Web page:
Data Analysis

fMRI Preprocessing


fmriprep is a pipeline developed by the Poldrack lab at Stanford University for use at the Center for Reproducible Neuroscience (CRN), as well as for open-source software distribution.

fmriprep is designed to provide an easily accessible, state-of-the-art interface that is robust to variations in scan acquisition protocols and that requires minimal user input, while providing easily interpretable and comprehensive error and output reporting.

It performs basic processing steps (coregistration, normalization, unwarping, noise component extraction, segmentation, skullstripping etc.) providing outputs that can be easily submitted to a variety of group level analyses, including task-based or resting-state fMRI, graph theory measures, surface or volume-based statistics, etc.

The fmriprep workflow takes as principal input the path of the dataset that is to be processed. The input dataset is required to be in valid BIDS (Brain Imaging Data Structure) format, and it must include at least one T1w structural image and (unless disabled with a flag) a BOLD series. We highly recommend that you validate your dataset with the free, online BIDS Validator.

The exact command to run fmriprep depends on the Installation method. The common parts of the command follow the BIDS-Apps definition. Example:

fmriprep data/bids_root/ out/ participant -w work/

Running on a Cluster

In order save time it makes sense to do preprocessing on a cluster (like SciNet). To do so you will need an account.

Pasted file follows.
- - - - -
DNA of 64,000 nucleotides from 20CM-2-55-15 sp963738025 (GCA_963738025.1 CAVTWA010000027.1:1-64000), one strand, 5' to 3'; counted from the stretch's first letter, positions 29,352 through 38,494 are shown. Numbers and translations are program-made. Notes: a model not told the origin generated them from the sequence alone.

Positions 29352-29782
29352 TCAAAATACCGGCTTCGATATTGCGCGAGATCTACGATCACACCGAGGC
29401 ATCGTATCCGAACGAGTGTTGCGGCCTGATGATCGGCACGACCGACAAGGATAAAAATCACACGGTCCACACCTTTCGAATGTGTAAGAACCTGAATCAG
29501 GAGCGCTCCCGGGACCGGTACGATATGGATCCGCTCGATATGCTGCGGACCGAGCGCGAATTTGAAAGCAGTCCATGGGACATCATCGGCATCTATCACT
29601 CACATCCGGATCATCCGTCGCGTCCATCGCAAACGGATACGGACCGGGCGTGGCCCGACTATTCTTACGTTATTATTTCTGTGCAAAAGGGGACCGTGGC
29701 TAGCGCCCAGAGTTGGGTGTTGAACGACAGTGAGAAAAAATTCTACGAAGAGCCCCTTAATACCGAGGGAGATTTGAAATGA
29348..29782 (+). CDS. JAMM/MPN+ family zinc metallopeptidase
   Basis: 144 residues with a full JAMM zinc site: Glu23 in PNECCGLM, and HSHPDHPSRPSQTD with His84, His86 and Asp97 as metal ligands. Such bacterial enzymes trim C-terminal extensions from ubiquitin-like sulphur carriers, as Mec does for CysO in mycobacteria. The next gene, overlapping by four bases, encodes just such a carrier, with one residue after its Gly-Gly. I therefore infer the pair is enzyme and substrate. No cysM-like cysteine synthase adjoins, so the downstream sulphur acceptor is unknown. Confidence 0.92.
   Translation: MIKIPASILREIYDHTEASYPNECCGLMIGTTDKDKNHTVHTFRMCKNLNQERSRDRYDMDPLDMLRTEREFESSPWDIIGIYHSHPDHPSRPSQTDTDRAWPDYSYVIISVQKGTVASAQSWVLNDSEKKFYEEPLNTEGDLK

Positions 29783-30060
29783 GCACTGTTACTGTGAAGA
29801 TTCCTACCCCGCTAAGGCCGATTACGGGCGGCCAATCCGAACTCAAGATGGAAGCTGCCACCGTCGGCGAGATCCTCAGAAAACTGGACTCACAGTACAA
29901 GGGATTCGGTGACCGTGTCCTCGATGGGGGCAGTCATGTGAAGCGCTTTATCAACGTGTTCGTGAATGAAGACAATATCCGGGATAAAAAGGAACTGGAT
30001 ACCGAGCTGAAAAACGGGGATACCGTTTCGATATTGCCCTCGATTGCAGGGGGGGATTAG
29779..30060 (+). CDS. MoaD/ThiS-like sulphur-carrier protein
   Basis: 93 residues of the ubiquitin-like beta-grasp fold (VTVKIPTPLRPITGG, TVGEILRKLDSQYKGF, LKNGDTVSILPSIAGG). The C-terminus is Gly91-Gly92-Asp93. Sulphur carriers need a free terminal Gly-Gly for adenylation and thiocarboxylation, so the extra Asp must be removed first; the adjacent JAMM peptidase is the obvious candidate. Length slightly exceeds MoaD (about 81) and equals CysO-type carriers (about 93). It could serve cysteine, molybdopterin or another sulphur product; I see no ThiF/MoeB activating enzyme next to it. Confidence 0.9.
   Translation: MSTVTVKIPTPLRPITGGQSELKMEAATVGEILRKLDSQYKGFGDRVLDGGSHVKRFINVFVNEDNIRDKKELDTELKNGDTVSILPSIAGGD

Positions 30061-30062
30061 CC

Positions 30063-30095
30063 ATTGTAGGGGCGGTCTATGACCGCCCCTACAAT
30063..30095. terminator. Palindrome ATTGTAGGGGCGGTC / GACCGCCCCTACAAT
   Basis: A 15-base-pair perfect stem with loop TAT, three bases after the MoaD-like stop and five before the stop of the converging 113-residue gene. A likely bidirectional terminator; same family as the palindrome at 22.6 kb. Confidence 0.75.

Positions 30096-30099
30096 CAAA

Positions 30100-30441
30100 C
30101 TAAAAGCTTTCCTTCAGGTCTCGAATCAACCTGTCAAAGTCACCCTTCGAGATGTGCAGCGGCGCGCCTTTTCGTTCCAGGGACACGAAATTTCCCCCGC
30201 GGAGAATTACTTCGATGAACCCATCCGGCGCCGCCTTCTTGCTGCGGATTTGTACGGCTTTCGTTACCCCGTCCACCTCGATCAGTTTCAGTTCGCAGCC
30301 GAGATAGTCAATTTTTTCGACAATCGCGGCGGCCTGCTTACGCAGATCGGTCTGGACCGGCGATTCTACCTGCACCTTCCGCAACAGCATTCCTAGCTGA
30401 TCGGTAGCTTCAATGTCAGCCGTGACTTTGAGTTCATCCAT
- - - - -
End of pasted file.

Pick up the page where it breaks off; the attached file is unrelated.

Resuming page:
More information can be found here about options.


General linear model scripts were run using MATLAB and SPM 8.

The model regressors are specificed by the files ending in analyze2.

The contrasts are calculated in the files that start with contrast2.

The second level/group analyses are performed by the rfx_par script.

While the analyze and contrast scripts can be run just with the function, you need to use the following syntax to run the rfx_par script. Note that you need to provide access to a contrast file.


f = fullfile('8_pre_liking', preproc_version, 'm8_pre_liking_cons.mat');
for con = 1:length(cname)


A Jupyter notebook (using an R kernel) for the behavioral results.


We fit both a base model and constant model (with an additional constant parameter that is added to the drift).

The DDM model scripts.

A Jupyter notebook (using an R kernel) for the ddm results.


A Jupyter notebook (using an R kernel) for the neural results.